Q: What more needs to be done within our community to prevent this from continuing and to bring those case numbers down?

Dr. Bana: A couple of things like continuing to follow the public health measures, such as physical distancing, wearing masks, ensuring that we're not gathering, if we are choosing to gather, gathering outdoors and following public health measures. It's going to be very important to continue to reduce the spread of the variant in our community. And in addition to that, getting vaccinated. All those who are eligible and have vaccines available to them should get their first dose should get their second dose, because having that community-wide vaccination is really going to help us build that protection in our community, in order to control and reduce the spread of the Delta variant.

Q: We have that delay with the Pfizer shipment. Do you think that this will impact a race against the Delta variant?

Dr. Bana: Our teams are working really hard to adjust to any changes in supply that we have. We still have clinics available, and it's important for people to remember that they should accept the first vaccine that's available to them. In terms of the mRNA vaccines, the Pfizer in the Moderna vaccines, they are interchangeable. They are both highly and equally effective. And those who have received Pfizer for their first dose should feel confident and safe to receive Moderna for their second dose and vice versa.

Q: Case numbers have not gone down and the hospitalizations are still climbing. Do you think that we are closer to potentially going backwards in the reopening plan?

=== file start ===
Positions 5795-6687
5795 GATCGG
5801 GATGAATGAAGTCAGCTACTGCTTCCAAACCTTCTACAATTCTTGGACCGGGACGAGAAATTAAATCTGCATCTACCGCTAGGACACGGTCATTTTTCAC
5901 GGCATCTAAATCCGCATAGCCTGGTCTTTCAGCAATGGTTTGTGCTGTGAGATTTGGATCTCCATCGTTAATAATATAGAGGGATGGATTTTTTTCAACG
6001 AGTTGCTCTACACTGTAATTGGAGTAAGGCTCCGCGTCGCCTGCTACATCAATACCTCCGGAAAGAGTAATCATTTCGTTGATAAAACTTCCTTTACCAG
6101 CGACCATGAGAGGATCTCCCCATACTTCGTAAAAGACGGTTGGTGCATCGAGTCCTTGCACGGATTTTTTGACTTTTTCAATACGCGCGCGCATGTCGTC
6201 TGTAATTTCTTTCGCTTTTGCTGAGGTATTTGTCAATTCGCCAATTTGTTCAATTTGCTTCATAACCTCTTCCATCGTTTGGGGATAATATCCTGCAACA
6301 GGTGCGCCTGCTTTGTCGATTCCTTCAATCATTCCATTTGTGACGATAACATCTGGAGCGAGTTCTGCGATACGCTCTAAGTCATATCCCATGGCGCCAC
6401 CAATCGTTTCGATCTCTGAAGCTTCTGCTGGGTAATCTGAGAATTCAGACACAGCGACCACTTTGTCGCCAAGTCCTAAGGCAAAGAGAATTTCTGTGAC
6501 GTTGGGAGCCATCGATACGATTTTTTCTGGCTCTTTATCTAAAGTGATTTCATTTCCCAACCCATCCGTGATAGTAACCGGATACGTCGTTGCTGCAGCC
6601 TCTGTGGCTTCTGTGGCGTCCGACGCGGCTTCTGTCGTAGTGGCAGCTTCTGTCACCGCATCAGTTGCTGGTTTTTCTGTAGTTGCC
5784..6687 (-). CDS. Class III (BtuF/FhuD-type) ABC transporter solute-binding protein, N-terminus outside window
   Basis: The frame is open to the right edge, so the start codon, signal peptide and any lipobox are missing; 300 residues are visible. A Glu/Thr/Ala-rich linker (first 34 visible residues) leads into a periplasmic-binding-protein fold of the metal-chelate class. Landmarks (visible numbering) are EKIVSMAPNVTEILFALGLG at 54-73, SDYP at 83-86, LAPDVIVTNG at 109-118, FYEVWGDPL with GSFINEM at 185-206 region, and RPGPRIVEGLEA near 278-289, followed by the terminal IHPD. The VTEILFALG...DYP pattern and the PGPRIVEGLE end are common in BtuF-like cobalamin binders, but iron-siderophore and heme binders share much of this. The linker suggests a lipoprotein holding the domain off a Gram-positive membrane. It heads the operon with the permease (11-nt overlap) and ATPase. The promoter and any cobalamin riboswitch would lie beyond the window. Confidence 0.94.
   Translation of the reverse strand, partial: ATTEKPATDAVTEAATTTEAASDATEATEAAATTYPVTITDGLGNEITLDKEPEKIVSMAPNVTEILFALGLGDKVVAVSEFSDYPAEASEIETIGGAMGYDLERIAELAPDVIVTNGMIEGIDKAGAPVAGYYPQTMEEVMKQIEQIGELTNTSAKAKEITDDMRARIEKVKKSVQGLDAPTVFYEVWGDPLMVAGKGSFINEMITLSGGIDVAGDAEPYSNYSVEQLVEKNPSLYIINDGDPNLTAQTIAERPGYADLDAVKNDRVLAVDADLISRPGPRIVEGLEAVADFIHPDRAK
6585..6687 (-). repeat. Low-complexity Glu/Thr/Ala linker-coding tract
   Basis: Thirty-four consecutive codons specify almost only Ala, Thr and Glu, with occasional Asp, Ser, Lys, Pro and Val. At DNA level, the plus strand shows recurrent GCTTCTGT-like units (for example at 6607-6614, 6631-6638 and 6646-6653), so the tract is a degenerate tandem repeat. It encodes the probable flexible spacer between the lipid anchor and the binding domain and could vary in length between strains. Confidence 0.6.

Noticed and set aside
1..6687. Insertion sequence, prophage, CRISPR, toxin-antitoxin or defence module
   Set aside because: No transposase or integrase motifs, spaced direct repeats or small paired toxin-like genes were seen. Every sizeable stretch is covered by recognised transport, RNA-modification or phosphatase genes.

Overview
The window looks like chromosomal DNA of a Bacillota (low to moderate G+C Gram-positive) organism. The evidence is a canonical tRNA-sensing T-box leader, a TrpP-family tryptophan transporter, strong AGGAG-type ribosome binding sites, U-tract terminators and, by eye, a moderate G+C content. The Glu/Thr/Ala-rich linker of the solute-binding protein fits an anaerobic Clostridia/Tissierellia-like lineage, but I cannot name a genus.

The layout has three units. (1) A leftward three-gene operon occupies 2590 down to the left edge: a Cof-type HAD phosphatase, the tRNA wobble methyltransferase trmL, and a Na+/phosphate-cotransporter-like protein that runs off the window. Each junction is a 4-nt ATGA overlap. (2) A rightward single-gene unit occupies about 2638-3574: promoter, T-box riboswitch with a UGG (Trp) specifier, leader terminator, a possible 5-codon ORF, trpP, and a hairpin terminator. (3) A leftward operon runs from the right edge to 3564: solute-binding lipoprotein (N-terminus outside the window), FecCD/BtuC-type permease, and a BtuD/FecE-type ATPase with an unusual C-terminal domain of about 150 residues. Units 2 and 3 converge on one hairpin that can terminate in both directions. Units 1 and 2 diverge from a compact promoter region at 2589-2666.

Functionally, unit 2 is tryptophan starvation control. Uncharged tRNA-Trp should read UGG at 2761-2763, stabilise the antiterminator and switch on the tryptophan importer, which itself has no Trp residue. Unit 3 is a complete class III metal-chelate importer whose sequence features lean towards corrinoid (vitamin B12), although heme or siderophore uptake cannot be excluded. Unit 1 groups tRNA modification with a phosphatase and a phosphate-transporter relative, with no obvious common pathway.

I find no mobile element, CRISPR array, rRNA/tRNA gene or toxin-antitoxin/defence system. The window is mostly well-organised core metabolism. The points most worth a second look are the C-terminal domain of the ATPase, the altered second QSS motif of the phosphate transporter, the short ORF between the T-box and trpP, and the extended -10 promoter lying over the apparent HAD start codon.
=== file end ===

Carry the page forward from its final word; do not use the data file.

Dr. Bana: We're in regular conversations with the province and with the ministry and closely monitoring the situation in order to assess how we can proceed with reopening in a safe way for our region.

Q: Is the region considering a Section 22 order this week to potentially shut things down?

Dr. Bana: We're continuing to monitor the situation and we'll let the community know if there are any particular actions that are being considered in terms of reopening.

Q: There was a congregate outbreak that started June 3 and that now sits at more than 100 cases. Does public health have any indication that that could have been a contributing factor to our case numbers climbing over the last few days?

Dr. Bana: All our outbreaks, including congregate care settings, all of them would contribute to our overall case numbers in terms of our general case numbers in the community. We know that the outbreak is contributing to those numbers, but we also know that general community transmission, including close contact household contact, is a fairly significant contributor to our case numbers in general.

Q: What measures were taken to vaccinate people in congregate settings?

Dr. Bana: Our vaccine teams have been working with congregate settings to ensure that they have access to vaccines, whether that's in our vaccination clinics or through mobile teams to get vaccines to them as easily and quickly as possible.

Some questions and responses have been edited for length or clarity.